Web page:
Brief Book Review: The Faces Of Jesus

The Faces Of Jesus: A Life Story

Author: Frederick Buechner

Publisher: Brewster, Massachusetts: Paraclete Press

97 pages + Introduction, ISBN: 1-55725-455-9, Hardcover

Reviewed by Rev. Garth Wehrfritz-Hanson

 

Frederick Buechner is an ordained Presbyterian minister and, over the years, has become somewhat of a popular and prolific author of both fiction and non-fiction works.

This little volume is divided into six chapters in addition to the Introduction: 1 Annunciation, 2 Nativity, 3 Ministry, 4 Last Supper, 5 Crucifixion, and 6 Resurrection.

Buechner—in this reviewer’s humble opinion—has the gift of attention grabbing turns-of-phrase that surprise and inspire the reader. Sometimes these turns-of-phrase have the capacity to confront readers with the foreboding judgment of God and the all-encompassing grace of God that are able to make readers laugh and cry—perhaps at the same time. Such is the brilliance of Buechner. Here are a few examples:

When you think the world is on fire, you don’t take time out to do a thumbnail sketch. Nobody tells us what he looked like, yet of course the New Testament itself is what he looked like…(p. ix).

If he [Jesus] is the Savior of the world as his followers believe, there never has been nor ever will be a world without salvation (p. 4).

It is no wonder that from the very start of his ministry the forces of Jewish morality and of Roman law were both out to get him because to him the only morality that mattered was the one that sprang from the forgiven heart like fruit from the well-watered tree, and the only law he acknowledged as ultimate was the law of love (p. 42).

God makes his saints out of fools and sinners because there is nothing much else to make them out of. God makes his Messiah out of a fierce and fiercely gentle man who spills himself out, his very flesh and blood, as though it is only a loaf of bread and a cup of sweet red wine that he is spilling (p. 59).

If the world is sane, then Jesus is mad as a hatter and the Last Supper is the Mad Tea Party (p. 61).

He could be Dostoevsky’s Father Zossima, who said, “Fathers and teachers, I ponder, ‘What is hell?’ I maintain that hell is the suffering of being unable to love” (p. 65).

If ever there should turn out unbelievably to be a God of love willing to search for men [and women] even in the depths of evil and pain, the face of Jesus is the face we would know him by (p. 79).

Thus for Jesus the only distinction among people that ultimately matters seems to be not whether they are churchgoers or non-churchgoers, Catholics or Protestants, Muslims or Jews, but do they or do they not love—love not in the sense of an emotion so much as in the sense of an act of the will, the loving act of willing another’s good even, if need arise, at the expense of their own (p. 91).

This is a powerful little volume, and I hope it will be regarded as a spiritual classic for many years to come. Highly recommended.

 

 

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A preacher to preachers

A preacher to preachers

Those of us who preach, more or less weekly, are also in need of inspiration from, if you will, a preacher to preachers. One such mentor whom I appreciate is Frederick Buechner. Here are a few words of wisdom from Buechner on the power and inspiration of words, sermons and preaching.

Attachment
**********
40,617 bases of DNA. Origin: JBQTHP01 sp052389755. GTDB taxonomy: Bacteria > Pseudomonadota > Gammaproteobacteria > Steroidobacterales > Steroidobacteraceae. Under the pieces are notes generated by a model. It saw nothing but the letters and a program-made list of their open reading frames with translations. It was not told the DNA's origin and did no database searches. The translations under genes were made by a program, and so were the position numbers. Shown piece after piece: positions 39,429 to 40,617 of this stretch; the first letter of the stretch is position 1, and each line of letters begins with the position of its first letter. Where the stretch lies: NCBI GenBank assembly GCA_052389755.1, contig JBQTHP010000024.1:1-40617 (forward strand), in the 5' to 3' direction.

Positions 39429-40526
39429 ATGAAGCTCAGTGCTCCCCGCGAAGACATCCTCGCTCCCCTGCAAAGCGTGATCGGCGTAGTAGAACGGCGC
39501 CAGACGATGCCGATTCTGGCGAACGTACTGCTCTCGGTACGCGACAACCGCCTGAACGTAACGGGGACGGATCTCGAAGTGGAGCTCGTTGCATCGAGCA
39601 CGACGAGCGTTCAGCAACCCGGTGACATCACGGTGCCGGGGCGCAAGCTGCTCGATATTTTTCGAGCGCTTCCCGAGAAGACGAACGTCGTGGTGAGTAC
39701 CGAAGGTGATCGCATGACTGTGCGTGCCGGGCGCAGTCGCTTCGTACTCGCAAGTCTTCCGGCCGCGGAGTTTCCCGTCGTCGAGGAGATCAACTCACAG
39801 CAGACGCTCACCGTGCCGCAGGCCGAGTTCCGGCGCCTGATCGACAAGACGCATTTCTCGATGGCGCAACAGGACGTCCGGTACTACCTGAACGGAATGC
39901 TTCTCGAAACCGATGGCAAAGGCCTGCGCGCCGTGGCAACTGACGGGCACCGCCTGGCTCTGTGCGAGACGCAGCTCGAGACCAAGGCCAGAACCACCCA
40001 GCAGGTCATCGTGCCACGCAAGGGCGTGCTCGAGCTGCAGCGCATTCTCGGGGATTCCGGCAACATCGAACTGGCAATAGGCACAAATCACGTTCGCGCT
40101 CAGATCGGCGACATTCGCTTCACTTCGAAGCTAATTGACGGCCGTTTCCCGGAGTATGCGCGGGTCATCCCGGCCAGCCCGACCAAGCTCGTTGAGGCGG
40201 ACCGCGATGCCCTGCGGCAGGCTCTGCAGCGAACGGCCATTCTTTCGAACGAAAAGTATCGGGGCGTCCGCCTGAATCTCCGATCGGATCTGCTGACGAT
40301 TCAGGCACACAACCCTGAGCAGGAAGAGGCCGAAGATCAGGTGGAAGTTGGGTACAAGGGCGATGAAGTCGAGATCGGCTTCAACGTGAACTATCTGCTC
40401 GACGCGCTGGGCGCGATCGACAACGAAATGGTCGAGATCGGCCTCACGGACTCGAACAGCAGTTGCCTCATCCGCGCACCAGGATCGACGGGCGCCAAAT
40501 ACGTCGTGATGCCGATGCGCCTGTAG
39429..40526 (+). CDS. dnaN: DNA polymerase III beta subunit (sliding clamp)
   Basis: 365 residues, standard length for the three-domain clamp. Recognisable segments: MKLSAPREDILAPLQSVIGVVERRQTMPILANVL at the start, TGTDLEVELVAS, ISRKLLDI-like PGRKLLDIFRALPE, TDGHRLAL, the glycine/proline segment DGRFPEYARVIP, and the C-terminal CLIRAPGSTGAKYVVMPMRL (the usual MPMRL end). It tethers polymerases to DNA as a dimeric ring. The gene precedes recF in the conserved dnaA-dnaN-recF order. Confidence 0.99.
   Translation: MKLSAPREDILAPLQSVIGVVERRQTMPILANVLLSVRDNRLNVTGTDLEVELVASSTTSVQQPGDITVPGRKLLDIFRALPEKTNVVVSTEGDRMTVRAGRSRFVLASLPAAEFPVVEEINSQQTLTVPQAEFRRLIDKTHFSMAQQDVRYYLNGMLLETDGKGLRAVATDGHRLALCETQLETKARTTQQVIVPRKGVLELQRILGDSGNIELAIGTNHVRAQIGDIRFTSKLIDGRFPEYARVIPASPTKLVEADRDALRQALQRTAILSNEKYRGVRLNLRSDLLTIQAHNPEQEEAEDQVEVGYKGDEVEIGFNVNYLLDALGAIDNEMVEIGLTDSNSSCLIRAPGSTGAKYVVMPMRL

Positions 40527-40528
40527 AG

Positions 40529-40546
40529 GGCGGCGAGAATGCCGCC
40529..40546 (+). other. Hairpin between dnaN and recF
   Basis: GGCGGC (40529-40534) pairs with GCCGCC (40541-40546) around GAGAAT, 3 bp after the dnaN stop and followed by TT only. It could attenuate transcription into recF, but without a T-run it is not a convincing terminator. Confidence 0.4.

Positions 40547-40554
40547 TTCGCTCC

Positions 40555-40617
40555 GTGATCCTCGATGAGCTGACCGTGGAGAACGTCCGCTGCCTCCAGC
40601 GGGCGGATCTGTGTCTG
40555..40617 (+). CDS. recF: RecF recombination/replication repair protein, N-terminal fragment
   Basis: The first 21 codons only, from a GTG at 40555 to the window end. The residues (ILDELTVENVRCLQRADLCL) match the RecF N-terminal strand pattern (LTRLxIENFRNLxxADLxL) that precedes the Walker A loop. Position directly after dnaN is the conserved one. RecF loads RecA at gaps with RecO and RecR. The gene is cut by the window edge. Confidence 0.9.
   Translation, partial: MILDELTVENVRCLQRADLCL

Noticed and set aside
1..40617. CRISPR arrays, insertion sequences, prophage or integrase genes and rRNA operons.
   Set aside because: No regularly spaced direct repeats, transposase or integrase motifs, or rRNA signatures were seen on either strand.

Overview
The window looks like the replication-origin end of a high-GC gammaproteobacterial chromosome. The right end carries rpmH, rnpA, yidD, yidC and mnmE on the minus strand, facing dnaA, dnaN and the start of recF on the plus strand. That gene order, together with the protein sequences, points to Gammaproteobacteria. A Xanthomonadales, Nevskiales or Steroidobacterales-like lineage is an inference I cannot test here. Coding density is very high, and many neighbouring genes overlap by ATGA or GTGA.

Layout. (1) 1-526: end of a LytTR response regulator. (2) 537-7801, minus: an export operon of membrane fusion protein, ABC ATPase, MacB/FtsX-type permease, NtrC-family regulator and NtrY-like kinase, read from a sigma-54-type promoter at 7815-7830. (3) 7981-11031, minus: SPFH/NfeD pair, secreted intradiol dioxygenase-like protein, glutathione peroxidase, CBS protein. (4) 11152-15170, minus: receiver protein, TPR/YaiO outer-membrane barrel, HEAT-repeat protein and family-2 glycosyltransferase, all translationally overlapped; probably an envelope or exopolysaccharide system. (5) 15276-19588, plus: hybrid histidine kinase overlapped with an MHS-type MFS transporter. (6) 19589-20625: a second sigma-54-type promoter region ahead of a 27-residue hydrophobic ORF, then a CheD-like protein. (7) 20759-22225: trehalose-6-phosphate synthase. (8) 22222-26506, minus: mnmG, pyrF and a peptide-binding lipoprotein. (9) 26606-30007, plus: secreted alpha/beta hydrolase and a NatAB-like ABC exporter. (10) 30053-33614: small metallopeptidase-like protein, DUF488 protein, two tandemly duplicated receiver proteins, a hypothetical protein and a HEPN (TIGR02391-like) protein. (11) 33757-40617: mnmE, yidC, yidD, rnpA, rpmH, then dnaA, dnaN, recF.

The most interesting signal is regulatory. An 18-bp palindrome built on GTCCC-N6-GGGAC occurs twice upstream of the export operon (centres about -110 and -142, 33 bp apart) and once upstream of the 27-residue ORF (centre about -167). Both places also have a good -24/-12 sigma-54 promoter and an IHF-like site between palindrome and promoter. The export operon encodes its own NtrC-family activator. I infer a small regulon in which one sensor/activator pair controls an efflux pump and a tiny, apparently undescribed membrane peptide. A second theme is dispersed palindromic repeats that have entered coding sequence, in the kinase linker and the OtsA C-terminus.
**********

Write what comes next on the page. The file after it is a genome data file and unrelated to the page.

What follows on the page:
“Sermons are love letters.”

A sobering question for me as a preacher is: How much love do I put into sermons as I prepare and deliver them? I’m sure there’s always room from improvement, speaking for myself. And do parishioners hear and receive sermons as love letters? If they do, then there shall be a whole lot of understanding and harmony in the parish, and they will be inspired and encouraged.

“Language itself is revelatory and gives life.”

If that’s true, then we preachers shall always be searching, with the Holy Spirit’s guidance, to find the right words and transform them into God’s Word for his people via the sermon.

Buechner’s sermons contain what’s been referred to as an angular vision—i.e. seeing something just above or below, not directly, to describe the everyday and apprehend the holiness.

It has been said that Buechner’s book, Telling Secrets, is a life transforming one for preachers.

“Secrets can do damage, they undermine facing the present head on. Doubts, failures, mysteries, imperfections, warts and all—tell all the secrets, the truth will set you free.”

Buechner says that we preachers need to be whistling in the dark.

“Without darkness, people cannot appreciate the light. Writing and preaching are like whistling in the dark. It is trying to convince ourselves as preachers that there is something, someone more than the darkness.”

I like this image of “whistling in the dark,” for me it is an image of hope, courage and joy—that even in the face of sufferings and an uncertain future, we can dare to live with hope, take courage, and be joyful. Why? Because God—Immanuel—is with us.

According to Buechner:

“There is nothing more powerful than a preacher speaking with love to a congregation.”

This reminds me of the captive audience of the disciples on the Emmaus road with the risen Christ, when Jesus opened up the meanings of God’s Word.

“Silence is the first language of God. We need to listen to God in silence. Preaching is born out of silence.”

The times my sermons fall on deaf ears are likely due in part at least to the reality that I did not spend enough time in silence to germinate the Word or hear what the Holy Spirit was speaking to me.

Buechner’s writing is often darkness before the light, the muck before the cleanliness.

“What’s lost is nothing to what’s found.”

Amen to that, for that’s the Good News of the parable of the prodigal son in a nutshell!